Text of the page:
The story of who mixed up the first sidecar is a bit like that of most cocktail origins stories. David Embury, in his book entitled The Fine Art of Mixing Drinks (1948), tells one of these common stories. An article about the creation states it was developed at a Parisian bistro during the First World War by a friend riding in a sidecar on a motorcycle to a favorite bar. Many people believe the establishment to have been Harry’s New York Bar, but there is speculation. Throughout the book, MacElhone mentions that he owned Harry’s New York Bar and that Buck’s Club is also credited with the invention of the French 75. Even though he was a popular bartender of the time, he was also (apparently) honest and was rarely credited for the drinks he invented.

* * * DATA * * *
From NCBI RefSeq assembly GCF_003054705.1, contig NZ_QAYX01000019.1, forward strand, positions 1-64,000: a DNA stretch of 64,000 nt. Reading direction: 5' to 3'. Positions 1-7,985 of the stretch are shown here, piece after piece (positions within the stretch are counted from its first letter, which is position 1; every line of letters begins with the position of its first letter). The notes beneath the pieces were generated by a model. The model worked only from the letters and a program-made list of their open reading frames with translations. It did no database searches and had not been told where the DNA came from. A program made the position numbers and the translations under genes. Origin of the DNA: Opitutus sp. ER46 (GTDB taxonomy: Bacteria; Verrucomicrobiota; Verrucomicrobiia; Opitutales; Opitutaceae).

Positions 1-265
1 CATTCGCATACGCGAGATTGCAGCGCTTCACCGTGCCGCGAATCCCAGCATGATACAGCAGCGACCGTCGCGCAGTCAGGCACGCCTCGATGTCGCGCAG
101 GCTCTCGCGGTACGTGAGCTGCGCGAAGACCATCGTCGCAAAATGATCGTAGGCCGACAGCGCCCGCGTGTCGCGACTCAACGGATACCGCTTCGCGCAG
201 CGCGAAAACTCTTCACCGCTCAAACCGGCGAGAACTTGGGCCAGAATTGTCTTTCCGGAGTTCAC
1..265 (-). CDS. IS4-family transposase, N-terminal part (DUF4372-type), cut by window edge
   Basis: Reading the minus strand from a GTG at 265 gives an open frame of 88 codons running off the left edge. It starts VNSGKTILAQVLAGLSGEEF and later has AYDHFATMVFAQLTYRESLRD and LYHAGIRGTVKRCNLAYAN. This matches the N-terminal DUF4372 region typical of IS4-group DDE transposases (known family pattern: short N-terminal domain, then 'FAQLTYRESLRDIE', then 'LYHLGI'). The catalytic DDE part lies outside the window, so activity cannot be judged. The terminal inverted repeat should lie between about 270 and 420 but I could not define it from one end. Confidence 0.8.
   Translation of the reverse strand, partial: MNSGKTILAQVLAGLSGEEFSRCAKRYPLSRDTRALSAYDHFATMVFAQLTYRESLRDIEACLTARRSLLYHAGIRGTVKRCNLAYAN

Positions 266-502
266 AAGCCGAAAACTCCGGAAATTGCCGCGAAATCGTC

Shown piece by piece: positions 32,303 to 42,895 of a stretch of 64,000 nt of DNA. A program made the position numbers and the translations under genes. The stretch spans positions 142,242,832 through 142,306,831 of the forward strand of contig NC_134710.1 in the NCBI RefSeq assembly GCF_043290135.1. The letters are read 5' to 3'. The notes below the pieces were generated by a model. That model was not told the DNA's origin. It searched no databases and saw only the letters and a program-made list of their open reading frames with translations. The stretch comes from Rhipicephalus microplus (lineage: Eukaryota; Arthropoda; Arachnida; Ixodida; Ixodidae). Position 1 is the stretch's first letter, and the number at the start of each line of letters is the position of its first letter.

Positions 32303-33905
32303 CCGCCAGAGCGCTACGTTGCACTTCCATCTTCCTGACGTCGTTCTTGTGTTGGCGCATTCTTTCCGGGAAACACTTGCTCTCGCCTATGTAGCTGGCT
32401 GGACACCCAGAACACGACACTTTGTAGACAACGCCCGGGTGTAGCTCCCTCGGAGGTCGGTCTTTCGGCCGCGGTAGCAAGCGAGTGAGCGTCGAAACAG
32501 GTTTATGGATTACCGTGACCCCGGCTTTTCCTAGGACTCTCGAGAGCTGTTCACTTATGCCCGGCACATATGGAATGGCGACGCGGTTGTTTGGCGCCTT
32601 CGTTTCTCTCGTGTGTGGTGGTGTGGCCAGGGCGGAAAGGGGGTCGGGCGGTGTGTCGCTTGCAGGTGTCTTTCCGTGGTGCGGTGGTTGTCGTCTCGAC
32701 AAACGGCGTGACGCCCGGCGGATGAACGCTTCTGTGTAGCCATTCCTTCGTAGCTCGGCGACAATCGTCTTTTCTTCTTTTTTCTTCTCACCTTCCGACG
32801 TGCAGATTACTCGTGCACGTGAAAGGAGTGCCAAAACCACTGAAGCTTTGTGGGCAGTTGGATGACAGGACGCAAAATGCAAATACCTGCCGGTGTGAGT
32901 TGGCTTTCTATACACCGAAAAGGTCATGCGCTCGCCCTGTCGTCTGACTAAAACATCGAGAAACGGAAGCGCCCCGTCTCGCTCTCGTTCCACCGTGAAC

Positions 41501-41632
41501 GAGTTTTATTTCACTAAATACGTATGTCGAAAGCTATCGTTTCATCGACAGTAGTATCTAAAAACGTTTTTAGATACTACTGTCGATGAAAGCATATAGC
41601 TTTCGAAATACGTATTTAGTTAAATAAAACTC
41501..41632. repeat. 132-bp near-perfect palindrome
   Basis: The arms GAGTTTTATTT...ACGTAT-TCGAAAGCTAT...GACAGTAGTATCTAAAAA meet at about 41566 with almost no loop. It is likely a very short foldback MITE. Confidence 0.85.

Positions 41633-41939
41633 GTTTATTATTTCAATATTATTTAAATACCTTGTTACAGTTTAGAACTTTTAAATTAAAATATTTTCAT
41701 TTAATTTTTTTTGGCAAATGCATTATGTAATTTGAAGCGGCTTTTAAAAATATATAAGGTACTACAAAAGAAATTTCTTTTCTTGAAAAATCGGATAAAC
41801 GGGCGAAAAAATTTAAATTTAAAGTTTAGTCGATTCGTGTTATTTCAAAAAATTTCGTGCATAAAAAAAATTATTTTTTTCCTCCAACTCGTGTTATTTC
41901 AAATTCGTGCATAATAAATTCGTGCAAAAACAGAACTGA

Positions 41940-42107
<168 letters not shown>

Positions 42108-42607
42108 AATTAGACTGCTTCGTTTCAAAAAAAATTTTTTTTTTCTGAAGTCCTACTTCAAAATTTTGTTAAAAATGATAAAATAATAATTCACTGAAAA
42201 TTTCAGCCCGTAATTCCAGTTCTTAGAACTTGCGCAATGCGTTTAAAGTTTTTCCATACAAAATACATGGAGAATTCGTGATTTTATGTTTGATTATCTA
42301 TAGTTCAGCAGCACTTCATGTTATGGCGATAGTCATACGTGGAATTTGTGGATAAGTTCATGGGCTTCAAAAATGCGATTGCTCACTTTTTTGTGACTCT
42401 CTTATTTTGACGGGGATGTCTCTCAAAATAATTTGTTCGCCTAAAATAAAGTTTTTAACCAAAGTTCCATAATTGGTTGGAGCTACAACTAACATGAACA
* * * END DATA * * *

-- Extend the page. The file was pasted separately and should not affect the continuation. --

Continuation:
It is still as popular today as it was a century ago and a fantastic introduction to the world of well-balanced cocktails. Originally, there were two options for this recipe: cognac or Armagnac. In either case, you will have one of the most interesting brandy cocktails to mix. Modern bars tend to serve bourbon instead of gin (making it a gin sidecar), and some drinkers enjoy their sidecars with exclusive cherry brandies.
- Consider sipping on a cocktail made with Spain’s brandy de Jerez which has a delicate sweetness.
- Pour most often in a sidecar, bordeaux is poured with ice. In case you decide to purchase a different brand of triple sec, be sure it is of top quality.